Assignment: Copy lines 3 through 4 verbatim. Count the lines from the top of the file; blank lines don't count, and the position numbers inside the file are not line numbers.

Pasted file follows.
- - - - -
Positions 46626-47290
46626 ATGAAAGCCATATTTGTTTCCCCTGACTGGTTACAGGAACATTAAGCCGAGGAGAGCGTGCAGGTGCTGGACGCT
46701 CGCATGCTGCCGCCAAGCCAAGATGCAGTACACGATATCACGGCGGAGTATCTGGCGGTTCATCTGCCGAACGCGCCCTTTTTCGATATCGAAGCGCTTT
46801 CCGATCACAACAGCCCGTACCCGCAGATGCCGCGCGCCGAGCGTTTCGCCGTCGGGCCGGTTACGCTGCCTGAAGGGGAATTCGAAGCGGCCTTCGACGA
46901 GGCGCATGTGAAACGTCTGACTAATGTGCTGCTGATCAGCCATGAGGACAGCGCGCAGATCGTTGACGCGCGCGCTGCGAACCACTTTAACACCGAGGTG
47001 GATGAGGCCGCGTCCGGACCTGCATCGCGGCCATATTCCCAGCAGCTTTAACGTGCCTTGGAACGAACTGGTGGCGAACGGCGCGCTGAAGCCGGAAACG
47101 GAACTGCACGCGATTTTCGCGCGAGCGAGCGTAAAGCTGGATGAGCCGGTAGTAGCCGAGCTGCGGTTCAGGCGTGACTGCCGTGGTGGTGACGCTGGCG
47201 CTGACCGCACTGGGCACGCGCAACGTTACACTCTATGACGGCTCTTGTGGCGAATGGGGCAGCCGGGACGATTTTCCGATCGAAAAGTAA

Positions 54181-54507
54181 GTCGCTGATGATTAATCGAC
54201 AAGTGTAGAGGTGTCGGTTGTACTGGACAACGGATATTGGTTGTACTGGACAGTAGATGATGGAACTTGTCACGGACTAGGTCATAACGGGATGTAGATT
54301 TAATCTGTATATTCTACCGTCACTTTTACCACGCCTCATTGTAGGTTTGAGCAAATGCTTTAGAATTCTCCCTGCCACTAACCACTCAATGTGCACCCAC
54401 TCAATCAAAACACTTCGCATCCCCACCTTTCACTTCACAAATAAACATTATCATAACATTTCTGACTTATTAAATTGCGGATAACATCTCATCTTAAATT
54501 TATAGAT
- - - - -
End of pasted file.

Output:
46701 CGCATGCTGCCGCCAAGCCAAGATGCAGTACACGATATCACGGCGGAGTATCTGGCGGTTCATCTGCCGAACGCGCCCTTTTTCGATATCGAAGCGCTTT
46801 CCGATCACAACAGCCCGTACCCGCAGATGCCGCGCGCCGAGCGTTTCGCCGTCGGGCCGGTTACGCTGCCTGAAGGGGAATTCGAAGCGGCCTTCGACGA